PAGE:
Even if you are in a solid first marriage, it is important to be aware how blended families can create unique estate planning issues. Why? Consider the following example. You pass away before your spouse and children. Like most people, you want what you left behind to be available for your spouse, and then ultimately pass to your children.
Posts Tagged ‘community property’
In my last column, I gave the example of a man with children from a prior relationship who purchased a home with his girlfriend. When he dies, who will receive his share of the home?
When counseling clients about estate planning, my primary objective is to help them maintain control of their estate. This includes helping clients to ensure that, on their passing, their assets go to those they want to receive them. This does not happen automatically.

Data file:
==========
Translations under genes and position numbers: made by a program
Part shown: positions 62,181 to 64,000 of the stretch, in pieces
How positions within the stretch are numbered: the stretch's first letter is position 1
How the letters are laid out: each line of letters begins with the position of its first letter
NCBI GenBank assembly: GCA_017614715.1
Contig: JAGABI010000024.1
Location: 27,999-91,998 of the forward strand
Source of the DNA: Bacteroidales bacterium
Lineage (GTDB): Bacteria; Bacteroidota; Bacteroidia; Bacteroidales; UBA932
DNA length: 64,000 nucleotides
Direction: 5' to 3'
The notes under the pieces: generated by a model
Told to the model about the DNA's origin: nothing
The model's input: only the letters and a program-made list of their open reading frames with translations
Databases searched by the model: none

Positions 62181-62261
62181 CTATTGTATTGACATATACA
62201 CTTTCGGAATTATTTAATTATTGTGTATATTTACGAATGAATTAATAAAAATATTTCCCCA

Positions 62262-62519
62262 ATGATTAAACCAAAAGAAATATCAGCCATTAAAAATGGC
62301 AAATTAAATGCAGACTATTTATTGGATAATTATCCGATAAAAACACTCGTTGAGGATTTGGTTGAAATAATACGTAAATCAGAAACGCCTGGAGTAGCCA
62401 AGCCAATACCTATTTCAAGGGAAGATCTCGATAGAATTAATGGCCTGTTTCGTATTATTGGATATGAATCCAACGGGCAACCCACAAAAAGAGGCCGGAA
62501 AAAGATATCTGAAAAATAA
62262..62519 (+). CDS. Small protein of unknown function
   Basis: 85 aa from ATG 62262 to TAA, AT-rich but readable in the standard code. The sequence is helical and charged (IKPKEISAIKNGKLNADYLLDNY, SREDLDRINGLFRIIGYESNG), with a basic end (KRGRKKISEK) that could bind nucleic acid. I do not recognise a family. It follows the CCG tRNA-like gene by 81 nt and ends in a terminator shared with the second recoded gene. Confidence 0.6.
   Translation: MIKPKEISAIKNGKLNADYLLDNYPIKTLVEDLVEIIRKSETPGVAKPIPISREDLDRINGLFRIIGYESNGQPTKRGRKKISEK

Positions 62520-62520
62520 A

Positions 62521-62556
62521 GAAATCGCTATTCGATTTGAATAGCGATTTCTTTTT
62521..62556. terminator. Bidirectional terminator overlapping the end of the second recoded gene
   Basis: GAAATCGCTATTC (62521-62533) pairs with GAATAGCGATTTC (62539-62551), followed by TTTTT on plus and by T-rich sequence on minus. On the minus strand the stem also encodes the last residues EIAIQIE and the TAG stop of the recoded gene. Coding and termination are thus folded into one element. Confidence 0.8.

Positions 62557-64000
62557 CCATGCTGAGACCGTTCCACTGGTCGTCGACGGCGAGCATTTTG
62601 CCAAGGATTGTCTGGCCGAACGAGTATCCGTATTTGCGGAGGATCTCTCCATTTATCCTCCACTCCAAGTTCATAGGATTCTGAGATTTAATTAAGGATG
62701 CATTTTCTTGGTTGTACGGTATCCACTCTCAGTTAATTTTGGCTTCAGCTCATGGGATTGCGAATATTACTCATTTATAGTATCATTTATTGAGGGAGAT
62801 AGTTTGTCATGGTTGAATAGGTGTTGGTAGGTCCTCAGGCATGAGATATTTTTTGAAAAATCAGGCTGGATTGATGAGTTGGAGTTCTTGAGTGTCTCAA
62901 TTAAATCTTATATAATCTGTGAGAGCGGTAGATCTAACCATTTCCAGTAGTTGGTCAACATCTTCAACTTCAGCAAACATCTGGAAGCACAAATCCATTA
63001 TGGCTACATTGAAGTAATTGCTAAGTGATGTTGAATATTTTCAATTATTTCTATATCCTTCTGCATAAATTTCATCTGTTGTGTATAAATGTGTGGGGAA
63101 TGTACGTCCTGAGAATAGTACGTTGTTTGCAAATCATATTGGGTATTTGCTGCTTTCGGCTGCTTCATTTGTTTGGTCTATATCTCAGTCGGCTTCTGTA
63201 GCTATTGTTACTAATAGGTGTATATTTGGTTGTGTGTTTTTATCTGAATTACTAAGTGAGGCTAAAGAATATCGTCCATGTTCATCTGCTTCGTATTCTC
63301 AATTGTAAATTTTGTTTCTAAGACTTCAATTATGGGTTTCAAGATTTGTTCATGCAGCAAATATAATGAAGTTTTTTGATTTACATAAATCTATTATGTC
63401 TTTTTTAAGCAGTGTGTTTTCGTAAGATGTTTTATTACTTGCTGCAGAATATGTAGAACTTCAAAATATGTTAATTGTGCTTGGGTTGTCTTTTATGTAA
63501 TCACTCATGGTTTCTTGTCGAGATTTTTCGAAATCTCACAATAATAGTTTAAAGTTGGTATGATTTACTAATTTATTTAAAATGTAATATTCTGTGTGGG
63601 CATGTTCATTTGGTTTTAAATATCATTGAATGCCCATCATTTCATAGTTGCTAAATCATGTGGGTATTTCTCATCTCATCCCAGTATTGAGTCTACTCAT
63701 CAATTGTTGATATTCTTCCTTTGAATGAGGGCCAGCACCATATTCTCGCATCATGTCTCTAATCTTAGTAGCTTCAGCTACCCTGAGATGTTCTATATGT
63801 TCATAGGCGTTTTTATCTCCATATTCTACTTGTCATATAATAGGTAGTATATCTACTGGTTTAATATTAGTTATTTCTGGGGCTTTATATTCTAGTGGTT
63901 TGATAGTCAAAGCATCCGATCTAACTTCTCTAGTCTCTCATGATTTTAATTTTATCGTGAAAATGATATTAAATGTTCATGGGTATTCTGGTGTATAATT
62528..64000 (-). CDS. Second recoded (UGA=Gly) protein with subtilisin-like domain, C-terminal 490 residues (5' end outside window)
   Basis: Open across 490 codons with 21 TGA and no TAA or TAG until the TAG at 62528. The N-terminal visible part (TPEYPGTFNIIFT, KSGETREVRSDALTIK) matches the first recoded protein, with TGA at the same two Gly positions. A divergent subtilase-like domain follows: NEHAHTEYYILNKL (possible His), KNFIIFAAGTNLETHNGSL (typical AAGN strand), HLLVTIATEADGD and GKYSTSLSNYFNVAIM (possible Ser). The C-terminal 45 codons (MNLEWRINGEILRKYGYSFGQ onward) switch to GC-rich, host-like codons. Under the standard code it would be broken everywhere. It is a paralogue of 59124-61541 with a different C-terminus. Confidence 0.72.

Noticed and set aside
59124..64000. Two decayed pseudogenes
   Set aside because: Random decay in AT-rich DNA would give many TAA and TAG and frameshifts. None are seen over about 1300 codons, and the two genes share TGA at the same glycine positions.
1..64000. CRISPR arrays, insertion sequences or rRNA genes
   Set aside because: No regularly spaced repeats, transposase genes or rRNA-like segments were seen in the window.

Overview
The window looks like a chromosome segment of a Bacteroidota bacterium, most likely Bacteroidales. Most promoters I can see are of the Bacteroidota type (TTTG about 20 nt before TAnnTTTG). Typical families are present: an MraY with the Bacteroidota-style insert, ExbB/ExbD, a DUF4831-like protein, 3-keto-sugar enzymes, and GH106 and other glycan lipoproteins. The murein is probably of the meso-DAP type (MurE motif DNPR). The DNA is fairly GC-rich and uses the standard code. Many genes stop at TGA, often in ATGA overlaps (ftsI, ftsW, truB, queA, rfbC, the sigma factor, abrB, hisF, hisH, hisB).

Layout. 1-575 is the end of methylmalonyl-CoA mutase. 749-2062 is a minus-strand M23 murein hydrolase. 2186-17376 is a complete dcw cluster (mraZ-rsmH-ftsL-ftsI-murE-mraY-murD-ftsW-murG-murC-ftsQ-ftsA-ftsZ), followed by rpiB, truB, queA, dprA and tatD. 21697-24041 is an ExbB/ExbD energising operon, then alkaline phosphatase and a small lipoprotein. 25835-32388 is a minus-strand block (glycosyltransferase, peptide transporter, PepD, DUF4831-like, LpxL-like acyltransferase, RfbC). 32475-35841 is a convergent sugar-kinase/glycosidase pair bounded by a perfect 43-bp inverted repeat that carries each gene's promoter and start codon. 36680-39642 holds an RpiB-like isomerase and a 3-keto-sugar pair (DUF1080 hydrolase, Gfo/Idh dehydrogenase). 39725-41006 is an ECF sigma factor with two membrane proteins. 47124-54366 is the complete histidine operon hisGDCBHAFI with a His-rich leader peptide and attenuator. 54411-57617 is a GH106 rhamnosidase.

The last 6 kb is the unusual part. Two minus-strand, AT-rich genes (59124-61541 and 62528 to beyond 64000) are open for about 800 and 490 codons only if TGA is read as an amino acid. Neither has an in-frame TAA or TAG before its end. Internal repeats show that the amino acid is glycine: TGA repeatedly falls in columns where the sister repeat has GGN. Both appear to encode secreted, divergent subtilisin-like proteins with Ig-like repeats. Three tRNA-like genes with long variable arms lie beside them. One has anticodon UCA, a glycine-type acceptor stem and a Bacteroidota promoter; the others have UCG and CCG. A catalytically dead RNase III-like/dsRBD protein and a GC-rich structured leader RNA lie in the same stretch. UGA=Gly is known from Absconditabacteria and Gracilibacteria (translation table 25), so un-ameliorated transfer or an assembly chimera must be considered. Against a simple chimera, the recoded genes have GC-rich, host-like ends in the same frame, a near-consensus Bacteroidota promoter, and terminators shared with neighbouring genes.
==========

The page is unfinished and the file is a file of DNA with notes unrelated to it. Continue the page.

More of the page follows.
It is your second marriage and you live with your spouse in the home she brought to the marriage. When she passes away, what right do you have to continue living there? Some people assume that, because they were married, they will be able to continue living in that home even after their spouse passes. This is not at all necessarily true.